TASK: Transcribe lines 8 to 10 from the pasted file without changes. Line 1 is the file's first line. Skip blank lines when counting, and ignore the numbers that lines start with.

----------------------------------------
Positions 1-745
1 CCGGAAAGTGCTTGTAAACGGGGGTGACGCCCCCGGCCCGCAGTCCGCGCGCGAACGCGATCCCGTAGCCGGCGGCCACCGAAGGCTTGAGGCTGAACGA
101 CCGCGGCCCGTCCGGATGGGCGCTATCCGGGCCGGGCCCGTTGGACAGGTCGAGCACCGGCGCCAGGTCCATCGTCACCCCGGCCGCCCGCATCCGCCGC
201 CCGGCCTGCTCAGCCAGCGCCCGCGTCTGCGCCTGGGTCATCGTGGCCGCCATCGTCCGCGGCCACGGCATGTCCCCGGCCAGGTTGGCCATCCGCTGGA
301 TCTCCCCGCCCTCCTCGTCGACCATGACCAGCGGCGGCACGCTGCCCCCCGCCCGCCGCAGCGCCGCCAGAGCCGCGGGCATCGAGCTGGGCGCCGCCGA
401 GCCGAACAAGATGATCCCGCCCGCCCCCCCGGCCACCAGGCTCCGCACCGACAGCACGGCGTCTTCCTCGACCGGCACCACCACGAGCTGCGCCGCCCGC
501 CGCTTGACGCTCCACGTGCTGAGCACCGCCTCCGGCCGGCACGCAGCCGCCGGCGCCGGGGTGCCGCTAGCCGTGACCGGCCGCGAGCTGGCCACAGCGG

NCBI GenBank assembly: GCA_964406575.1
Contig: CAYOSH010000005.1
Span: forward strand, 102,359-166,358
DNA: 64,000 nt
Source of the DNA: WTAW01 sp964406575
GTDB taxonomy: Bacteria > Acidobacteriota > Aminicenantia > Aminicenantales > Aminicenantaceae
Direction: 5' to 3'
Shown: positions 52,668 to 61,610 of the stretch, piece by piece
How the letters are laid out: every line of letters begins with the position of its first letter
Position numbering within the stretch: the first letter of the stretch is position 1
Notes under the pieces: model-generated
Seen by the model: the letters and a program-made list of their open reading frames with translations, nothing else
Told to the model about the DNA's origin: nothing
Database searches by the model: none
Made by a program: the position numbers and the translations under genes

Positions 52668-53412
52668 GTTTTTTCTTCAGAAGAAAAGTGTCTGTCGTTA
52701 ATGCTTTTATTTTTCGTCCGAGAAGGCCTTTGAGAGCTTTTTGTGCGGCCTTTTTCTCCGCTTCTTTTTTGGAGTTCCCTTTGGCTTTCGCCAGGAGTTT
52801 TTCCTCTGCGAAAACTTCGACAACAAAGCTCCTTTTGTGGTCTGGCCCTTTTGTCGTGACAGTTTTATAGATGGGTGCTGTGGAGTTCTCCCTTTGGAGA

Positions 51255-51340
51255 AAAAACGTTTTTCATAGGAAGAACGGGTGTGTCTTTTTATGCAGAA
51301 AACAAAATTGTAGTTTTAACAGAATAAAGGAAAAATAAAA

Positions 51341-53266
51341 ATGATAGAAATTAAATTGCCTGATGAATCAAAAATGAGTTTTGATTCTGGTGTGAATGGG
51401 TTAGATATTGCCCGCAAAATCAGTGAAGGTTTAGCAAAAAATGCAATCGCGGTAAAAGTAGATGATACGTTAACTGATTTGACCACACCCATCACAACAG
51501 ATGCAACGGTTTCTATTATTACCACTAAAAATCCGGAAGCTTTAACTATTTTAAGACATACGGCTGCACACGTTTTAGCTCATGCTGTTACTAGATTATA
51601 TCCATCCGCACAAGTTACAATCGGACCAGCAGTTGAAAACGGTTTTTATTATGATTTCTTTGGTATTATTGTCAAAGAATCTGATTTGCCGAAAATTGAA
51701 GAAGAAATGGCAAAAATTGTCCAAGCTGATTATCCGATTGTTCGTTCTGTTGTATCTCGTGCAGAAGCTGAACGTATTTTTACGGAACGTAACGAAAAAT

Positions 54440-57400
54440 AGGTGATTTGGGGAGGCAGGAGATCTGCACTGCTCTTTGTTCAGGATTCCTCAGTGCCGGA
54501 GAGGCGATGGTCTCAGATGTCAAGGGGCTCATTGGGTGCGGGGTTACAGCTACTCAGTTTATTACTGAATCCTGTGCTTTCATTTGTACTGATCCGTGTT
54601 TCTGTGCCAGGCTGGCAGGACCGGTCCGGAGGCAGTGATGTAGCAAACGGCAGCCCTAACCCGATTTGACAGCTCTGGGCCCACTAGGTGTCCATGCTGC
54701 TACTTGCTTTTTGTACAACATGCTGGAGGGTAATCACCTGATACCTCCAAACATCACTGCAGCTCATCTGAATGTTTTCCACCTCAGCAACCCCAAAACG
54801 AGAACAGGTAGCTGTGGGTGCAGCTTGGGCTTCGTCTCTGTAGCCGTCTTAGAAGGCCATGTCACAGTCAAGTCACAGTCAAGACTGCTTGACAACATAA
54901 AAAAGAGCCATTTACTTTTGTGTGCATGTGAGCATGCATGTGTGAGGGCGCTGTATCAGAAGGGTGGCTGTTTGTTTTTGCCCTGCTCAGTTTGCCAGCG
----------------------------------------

NCBI GenBank assembly: GCA_964406575.1
Contig: CAYOSH010000005.1
Span: forward strand, 102,359-166,358